This priming influence can be a positive force or a negative force. It can assist in overcoming risk aversion in a decision or amplify the risk aversion.

An example of priming, you hear about someone being mugged in a parking lot the night before, just prior to your leaving some friends. As you walk through the dark parking lot, you hear a noise and react with thoughts of a mugger. If you had not heard the story of the mugger, you might have thought, those darn alley cats are at it again.

The mugger story has primed your thinking and thus your reaction.

The same happens to risk aversion. A recent test by Dr. Doran Klinger put accountants and financial advisors to the test. The short version is this:

Two groups of professional financial people were given stories. One was of a high risk taker that was successful and achieved high rewards. The other of a person who refused to take great risk and thus avoided large losses. The participants were unaware of the priming as the stories were given in the context of a memory testing exercise.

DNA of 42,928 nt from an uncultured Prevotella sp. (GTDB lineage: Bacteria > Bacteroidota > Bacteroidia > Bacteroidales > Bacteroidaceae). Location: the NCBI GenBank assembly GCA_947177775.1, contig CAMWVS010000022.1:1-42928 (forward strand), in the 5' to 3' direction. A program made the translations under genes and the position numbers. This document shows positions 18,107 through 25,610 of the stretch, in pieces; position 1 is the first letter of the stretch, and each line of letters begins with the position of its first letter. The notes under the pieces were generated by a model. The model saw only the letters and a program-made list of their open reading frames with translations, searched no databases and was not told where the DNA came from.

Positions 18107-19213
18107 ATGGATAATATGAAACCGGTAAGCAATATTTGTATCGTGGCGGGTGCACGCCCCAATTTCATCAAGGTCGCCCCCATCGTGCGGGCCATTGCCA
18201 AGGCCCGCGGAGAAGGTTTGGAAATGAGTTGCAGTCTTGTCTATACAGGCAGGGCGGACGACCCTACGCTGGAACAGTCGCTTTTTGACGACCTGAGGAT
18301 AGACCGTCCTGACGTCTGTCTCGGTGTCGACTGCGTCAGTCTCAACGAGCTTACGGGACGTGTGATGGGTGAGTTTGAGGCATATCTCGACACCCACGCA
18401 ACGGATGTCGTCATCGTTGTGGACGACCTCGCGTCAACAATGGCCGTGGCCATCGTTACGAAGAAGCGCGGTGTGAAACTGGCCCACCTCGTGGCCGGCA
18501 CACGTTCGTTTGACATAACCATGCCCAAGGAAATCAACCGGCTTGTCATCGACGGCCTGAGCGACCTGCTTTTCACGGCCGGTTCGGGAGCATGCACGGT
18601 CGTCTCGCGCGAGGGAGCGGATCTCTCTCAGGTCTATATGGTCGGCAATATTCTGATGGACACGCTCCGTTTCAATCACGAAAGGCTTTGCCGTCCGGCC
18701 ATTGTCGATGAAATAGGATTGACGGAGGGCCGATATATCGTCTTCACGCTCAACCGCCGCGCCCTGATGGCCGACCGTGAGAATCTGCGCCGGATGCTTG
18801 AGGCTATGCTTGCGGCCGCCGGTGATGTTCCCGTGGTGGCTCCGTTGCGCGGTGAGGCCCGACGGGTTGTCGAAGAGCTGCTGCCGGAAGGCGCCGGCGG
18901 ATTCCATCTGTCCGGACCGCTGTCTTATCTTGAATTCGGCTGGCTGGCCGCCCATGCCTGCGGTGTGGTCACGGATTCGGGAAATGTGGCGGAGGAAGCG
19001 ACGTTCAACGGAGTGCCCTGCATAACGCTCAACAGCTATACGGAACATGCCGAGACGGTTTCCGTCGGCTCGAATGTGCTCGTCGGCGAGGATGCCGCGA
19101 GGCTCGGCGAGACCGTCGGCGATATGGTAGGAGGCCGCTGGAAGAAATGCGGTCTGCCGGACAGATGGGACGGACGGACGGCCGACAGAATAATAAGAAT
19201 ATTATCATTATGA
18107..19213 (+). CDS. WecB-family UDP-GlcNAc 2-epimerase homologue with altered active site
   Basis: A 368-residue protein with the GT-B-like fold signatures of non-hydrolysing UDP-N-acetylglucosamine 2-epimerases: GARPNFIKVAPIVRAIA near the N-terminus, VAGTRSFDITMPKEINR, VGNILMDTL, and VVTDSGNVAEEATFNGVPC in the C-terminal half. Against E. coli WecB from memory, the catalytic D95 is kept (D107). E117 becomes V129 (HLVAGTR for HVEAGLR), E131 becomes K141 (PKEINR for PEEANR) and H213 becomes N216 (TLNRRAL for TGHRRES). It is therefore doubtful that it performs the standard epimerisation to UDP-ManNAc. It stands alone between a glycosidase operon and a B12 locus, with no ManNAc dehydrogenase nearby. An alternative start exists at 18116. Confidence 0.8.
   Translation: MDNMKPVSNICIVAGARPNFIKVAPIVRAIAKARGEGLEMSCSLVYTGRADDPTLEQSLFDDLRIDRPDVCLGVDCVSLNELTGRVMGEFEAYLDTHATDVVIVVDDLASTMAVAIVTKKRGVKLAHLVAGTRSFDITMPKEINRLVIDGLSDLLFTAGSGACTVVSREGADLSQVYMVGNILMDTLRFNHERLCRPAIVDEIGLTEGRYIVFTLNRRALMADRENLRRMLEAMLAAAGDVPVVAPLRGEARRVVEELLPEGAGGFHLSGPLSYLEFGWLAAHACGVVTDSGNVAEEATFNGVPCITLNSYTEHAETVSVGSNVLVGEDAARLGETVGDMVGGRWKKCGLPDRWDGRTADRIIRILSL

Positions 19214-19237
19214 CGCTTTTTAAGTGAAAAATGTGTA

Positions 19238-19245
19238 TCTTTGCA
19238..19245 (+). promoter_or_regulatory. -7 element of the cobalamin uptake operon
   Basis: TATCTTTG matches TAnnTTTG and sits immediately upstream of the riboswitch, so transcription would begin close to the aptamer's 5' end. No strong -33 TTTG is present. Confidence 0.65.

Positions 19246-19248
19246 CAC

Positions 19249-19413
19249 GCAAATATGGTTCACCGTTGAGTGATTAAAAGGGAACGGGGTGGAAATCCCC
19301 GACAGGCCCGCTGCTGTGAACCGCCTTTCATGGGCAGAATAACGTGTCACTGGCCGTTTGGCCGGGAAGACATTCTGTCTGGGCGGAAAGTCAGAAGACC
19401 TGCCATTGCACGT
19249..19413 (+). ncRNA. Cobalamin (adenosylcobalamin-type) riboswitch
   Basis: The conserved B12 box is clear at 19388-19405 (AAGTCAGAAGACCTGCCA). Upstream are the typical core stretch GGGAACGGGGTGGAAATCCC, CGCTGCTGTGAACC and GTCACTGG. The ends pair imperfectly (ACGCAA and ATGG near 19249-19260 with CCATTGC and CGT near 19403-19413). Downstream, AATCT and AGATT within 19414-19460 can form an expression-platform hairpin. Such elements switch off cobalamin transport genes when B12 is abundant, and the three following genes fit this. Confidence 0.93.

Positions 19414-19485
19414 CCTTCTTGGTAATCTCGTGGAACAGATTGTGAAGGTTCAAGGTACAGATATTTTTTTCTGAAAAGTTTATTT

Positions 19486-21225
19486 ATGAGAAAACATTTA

Next, both groups were given the exact same financial information about an unnamed investment to evaluate. The results showed the group primed with the high-risk success story rated the stock higher, while the group with the risk adverse story rated it lower.

The test indicated the financial advisors could be influenced and thus their evaluation and choices could be altered by priming with a risk success or risk aversion story.

This same results has been shown with countless other studies using various situations. The outcomes show very similar results.

So how does this work for you and getting that client to say yes and take action this month?

Here are some quick tips.
1. Always use examples or stories that show risk takers winning. Be it other clients or people in similar situations as your client. This primes them to winning because of risk taking.
2. Avoid examples or stories of risk aversion and minimizing loss, as this reinforces and primes them to avoid risk taking at any level.